Every morning, we try and get a good listing of the geek things that are going on around Vermont. It’s interesting to see what’s going on, and I’m continually surprised and impressed with what we have going on in the Green Mountains.
Where do we get everything? We search 30 + websites to see what events are listed, and occasionally by e-mail when someone lets us know. Here’s where we look:
Seven Days Events: http://www.7dvt.com/sdvt_event/day-view?#tabs-event_tabs-3
The World: http://www.vt-world.com/28.html
East Kingdom of the SCA: http://www.eastkingdom.org/event-list.html
Quarterstaff Games: http://www.quarterstaffgames.com/eventschedule.php
UVM Events: http://www.uvm.edu/~uvmpr/?Page=R25&custom=campus&SM=eventssub.html
Green Mountain Gamers: http://www.greenmountaingamers.com/events/
Galaxy Bookshop: http://galaxy.indiebound.com/event
Children’s Literacy Foundation: http://www.clifonline.org/calendar.cfm
Monshire Museum: http://www.montshire.org/events.html
ECHO Center: http://www.echovermont.org/events/calendar.html
Flynn Theater: http://www.flynncenter.org/calendar.html
Bear Pond Books: http://www.bearpondbooks.com/events/
Champlain College: http://www.champlain.edu/News-and-Events.html
Middlebury College: http://www.middlebury.edu/events/
Borders (Burlington): http://www.borders.com/online/store/StoreDetailView_276
Borders (West Leb): http://www.borders.com/online/store/StoreDetailView_394
Barnes and Noble: http://store-locator.barnesandnoble.com/store/2776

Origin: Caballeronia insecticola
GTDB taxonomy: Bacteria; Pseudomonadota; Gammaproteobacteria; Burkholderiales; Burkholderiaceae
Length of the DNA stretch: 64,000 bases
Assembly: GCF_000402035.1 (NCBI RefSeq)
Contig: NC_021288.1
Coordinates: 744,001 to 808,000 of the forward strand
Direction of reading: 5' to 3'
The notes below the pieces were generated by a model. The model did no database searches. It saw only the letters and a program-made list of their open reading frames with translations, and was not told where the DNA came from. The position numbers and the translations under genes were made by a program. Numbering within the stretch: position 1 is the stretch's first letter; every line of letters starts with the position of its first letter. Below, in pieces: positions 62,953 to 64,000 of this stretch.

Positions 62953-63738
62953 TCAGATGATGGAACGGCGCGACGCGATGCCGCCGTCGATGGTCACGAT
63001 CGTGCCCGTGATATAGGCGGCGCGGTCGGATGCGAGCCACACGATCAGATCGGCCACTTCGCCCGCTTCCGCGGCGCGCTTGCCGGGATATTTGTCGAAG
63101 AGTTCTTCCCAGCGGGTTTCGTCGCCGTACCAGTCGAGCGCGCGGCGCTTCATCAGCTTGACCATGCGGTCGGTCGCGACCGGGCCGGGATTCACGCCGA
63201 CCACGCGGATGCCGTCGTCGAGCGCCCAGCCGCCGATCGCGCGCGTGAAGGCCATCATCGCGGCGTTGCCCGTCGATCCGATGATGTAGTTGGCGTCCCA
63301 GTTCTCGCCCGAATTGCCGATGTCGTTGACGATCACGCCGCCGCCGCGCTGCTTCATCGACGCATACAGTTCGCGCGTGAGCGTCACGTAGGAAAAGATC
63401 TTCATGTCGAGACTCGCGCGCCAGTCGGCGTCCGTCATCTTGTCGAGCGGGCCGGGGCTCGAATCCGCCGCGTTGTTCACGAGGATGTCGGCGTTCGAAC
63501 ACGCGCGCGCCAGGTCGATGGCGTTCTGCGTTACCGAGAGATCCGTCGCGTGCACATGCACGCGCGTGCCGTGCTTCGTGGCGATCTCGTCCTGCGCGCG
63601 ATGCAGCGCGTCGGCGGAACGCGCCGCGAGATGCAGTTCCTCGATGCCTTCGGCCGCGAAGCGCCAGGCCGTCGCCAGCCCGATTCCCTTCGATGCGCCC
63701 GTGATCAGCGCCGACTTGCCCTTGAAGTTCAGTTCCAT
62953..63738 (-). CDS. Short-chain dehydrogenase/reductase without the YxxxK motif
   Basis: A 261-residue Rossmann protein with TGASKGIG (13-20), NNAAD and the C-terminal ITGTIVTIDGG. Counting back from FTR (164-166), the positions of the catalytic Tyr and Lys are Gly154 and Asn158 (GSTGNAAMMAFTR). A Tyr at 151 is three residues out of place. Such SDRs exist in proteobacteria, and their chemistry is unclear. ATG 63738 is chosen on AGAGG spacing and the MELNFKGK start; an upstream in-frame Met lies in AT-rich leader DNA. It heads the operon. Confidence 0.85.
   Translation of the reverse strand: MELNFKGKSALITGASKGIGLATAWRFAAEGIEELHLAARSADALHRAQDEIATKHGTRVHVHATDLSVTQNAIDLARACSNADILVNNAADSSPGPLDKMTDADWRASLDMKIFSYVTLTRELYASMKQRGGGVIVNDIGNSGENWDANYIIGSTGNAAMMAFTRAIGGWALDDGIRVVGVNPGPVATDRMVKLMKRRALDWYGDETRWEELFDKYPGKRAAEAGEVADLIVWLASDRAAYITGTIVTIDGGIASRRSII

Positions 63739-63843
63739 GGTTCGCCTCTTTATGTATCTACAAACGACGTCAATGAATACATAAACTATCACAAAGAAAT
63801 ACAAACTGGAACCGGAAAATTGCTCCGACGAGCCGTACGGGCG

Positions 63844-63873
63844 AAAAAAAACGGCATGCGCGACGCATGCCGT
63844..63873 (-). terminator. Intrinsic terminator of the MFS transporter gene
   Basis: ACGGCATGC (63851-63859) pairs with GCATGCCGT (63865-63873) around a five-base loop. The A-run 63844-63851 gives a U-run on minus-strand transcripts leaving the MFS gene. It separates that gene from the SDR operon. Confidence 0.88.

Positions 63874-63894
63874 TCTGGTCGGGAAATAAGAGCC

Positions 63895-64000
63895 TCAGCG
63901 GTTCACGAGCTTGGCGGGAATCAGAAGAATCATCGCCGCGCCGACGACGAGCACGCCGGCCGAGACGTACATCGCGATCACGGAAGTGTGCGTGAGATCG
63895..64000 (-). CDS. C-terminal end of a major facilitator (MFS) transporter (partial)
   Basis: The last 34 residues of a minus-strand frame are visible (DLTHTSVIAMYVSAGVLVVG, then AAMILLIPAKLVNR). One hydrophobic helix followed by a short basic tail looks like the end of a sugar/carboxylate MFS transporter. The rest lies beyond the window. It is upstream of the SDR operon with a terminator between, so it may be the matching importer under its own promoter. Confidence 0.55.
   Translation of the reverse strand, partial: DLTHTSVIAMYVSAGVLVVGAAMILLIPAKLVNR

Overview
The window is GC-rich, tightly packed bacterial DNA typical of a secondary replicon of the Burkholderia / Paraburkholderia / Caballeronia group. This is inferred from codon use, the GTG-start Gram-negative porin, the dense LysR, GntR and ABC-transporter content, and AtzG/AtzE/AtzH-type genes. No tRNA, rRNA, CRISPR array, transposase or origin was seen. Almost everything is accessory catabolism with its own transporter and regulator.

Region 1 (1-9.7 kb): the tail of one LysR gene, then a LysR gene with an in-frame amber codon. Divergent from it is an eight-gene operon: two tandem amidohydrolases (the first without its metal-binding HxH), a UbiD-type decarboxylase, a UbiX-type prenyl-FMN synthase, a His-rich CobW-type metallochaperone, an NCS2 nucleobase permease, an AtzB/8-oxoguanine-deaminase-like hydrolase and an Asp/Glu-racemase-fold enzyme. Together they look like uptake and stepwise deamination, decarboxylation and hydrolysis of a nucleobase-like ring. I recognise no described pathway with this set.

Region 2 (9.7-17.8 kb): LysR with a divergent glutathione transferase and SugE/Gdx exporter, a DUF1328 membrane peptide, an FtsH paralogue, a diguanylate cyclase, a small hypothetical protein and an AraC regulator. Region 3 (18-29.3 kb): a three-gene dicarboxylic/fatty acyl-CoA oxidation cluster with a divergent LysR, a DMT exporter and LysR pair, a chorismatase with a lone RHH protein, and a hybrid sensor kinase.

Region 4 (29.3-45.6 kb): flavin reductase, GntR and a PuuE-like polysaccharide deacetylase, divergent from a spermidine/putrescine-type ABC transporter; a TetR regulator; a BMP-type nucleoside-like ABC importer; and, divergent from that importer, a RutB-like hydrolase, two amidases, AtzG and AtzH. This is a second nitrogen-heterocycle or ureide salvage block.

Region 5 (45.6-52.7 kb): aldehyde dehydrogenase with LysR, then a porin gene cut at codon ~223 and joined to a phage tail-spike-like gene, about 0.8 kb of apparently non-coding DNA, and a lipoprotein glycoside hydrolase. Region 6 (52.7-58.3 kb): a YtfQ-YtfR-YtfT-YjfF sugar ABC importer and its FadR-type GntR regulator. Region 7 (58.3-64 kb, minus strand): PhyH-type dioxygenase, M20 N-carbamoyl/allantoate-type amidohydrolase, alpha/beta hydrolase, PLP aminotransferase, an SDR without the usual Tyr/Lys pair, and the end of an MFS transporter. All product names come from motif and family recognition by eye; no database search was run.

Boarder Board Games: http://sites.google.com/site/borderboardgames/
Vermont Astronomical Society: http://www.vtastro.org/
Langdon Street Cafe: http://www.langdonstreetcafe.com/events.cfm
Center for Cartoon Studies: http://www.cartoonstudies.org/
Spruce Peak Center for the Performing Arts: http://www.sprucepeakarts.org/category/events/
Villiage Square Booksellers: http://www.villagesquarebooks.com/more-events
New England Science Fiction & Fantasy Events: http://nescifievents.org/?page_id=7
Mystery on Main Street: http://www.mysteryonmain.com/events.html
Flight of Fantasy Books and Games: https://www.facebook.com/FlightsofFantasy?sk=app_2344061033
The Flying Pig Bookstore: http://www.booksite.com/texis/scripts/community/eventcal.html?sid=7087
Phoenix Books: http://www.phoenixbooks.biz/community
American Precision Museum: http://www.americanprecision.org/events/upcoming_events/
Northshire Bookstore: http://www.northshire.com/events.php
Over the past couple of days, I’ve been keeping an eye on ECHO’s blog for their reactions to the flood that’s overtaking Lake Champlain. As the museum that is all about the lake, it seems like the best place to go for coverage. Over the past couple of days:
There is garbage mixed in with all of the driftwood. I did a quick inventory while policing ECHO and aside from the random broken flip-flop and old leather shoe, most of the trash was plastic. This is no surprise since plastic floats, it is made into nearly everything and takes forever to break down–almost literally. But where is all of this garbage coming from? Neighborhood streets, yards, parking lots, river banks…you name it. Wherever trash is not thrown in a garbage can or recycled, it gets carried by the rain and snow melt into rivers, streams, creeks and makes it’s way into Lake Champlain. Now with the record shattering flooding, it is coming back to haunt us like ghosts from an earlier time. Unlike watching a scary movie, we can change the ending of this ghost story.
ECHO sits on the shore of the largest bathtub or basin in the region—with a total area of 8,234 square miles—from the tops of the Green Mountains to the east, to the western reaches of the Adirondack Mountains. When rain, snow, sleets or hail falls in the basin, much of the water travels down to Lake Champlain—this year causing record breaking flooding.
There’s some interesting reactions, and pictures on the website, and it’s well worth checking out as the flooding continues onwards.
Photo by Kirpernicus.